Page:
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MheAd 06-24-2010 06:14 AM

OpenVPN routing.
 
Hi guys,
I'm having difficulties to understand the logic behind the routing procedure in VPN.

Let's say I have two machines, one is vpn-server the other is client.

The server has even an extra eth1 interface 192.168.0.1 on private network 192.168.0.0/24 . I want my client machine be able to reach other machines that may be on the 192.168.0.0/24 network.

I activated ip_forward and set up forward rules in IP-tables (which, other than that, are clean).
iptables -A FORWARD -i tun+ -j ACCEPT

When using routed aproach, I configure the server/client accordingly, I "push" the 192.168.0.0/24 from the server and this is the result I get when startup of server / client is complete, I get following tun0 interfaces.

Server:
Code:

tun0      Link encap:UNSPEC  HWaddr 00-00-00-00-00-00-00-00-00-00-00-00-00-00-00-00 
          inet addr:10.8.0.1  P-t-P:10.8.0.2  Mask:255.255.255.255

Client:
Code:

tun0      Link encap:UNSPEC  HWaddr 00-00-00-00-00-00-00-00-00-00-00-00-00-00-00-00 
          inet addr:10.8.0.6  P-t-P:10.8.0.5  Mask:255.255.255.255

Now, I'm not actually sure what P-t-P addresses are. I guess it stands for "peer-to-peer" but I'm having difficulties to understand, in practical sense, what they do.

With startup sequences complete, I'm able to ping the server tun0 interface from the client. I'm even able to ping the 192.168.0.1 eth1 interface of the server (network I pushed), but I'm still not able to connect to any machine on that same network.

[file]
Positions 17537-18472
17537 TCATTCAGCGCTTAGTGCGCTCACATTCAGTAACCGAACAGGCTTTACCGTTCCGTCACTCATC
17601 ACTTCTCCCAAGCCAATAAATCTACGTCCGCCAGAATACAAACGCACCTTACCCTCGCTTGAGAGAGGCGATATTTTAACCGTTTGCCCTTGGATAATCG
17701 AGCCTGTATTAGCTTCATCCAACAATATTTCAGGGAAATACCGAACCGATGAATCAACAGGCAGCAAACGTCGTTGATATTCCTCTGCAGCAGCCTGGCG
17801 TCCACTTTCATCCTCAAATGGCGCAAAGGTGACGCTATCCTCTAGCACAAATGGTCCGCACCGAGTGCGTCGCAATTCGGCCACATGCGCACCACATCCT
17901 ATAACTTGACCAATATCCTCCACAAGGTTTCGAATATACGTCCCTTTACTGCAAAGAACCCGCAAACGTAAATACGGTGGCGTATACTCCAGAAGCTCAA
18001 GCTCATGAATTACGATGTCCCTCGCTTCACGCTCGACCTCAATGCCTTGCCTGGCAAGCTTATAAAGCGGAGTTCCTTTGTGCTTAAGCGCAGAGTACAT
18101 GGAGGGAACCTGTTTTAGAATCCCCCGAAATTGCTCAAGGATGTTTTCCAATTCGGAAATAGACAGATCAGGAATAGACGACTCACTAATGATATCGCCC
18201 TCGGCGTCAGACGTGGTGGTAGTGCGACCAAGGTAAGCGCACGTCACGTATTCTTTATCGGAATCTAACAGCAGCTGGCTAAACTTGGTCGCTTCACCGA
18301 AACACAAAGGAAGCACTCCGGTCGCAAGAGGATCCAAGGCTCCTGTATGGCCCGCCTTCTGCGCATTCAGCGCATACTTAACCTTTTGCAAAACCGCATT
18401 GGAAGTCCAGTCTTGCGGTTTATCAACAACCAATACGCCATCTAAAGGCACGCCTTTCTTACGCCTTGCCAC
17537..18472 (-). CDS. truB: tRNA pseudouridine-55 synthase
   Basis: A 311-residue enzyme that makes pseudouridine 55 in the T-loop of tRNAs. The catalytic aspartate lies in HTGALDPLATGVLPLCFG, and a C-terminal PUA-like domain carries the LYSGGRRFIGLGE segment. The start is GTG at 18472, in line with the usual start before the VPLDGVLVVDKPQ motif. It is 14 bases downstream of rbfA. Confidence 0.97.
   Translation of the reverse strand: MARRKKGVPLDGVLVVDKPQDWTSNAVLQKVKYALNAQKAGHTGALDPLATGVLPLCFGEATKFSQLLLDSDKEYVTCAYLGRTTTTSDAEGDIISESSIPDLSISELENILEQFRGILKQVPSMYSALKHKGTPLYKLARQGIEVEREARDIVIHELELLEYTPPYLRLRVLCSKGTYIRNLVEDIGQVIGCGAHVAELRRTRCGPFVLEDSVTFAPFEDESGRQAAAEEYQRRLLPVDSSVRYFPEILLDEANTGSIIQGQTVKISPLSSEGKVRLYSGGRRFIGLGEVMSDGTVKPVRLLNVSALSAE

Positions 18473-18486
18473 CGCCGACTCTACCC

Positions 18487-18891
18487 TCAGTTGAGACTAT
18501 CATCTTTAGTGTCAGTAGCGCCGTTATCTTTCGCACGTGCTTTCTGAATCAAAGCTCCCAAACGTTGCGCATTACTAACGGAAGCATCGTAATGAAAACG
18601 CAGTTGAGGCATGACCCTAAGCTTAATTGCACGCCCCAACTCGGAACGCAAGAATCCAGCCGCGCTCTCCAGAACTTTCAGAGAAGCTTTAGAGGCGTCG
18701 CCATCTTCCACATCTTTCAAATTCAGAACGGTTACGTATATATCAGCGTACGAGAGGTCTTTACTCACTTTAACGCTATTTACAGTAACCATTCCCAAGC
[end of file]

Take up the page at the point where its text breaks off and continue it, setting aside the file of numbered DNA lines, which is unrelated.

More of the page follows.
During the initalization, I can spot the following rows on the client side:
Code:

Thu Jun 24 12:31:05 2010 /sbin/ifconfig tun0 10.8.0.6 pointopoint 10.8.0.5 mtu 1500
Thu Jun 24 12:31:05 2010 /sbin/route add -net 192.168.0.0 netmask 255.255.255.0 gw 10.8.0.5
Thu Jun 24 12:31:05 2010 /sbin/route add -net 10.8.0.0 netmask 255.255.255.0 gw 10.8.0.5

As you can see, the 10.8.0.5 address is being used as gateway (the p-t-p address). I don't quite understand what it does. It's obviously, from what I can see, being used as gw to the network 192.168.0.0 that I want to reach. But still, I cant reach it.

When using route command on the client I see the following row regardign the 192.168.0.0 route.
Code:

Destination    Gateway        Genmask        Flags Metric Ref    Use Iface
192.168.0.0    10.8.0.5        255.255.255.0  UG    0      0        0 tun0

Obviously this "p-t-p" address is being used for gateway to that network. But I can't reach it.

To be actually able to do what I want to do (reach other machines behind VPN internal network 192.168.0.0 - I have to manually add the following on my client:

route add -net 192.168.0.0 netmask 255.255.255.0 gw 10.8.0.6 (the actuall IP address of the tun0 device on the client).

Why does OpenVPN behave like this?
Shouldnt it add this automatically? For that matter, what is the purpose of the rows that it actually did add automatically during the initalization?

Thanks in advance (and I hope I made myself clear).

nimnull22 06-24-2010 06:53 AM

Lets do things step by step.
Please, if possible, reboot client and then JUST start vpn-client.
Then do not do anything and type on root console:
route -n

Post output here, removed any private addresses, please.

I will try to explain how vpn works then.

Thanks

MheAd 06-24-2010 07:09 AM

Hi, I rebooted the client machine, and then started the vpn-client.
I assume you wanted the vpn server to be active so connection can be made.
After typing route -n on the client I get the following:
NOTE. 10.0.2.0 network and the 10.0.2.2 IP is the default NAT connection on the virtual box to the "real world".
172.16.0.0 is the host-only network that I use for interconnection of my virtual machines.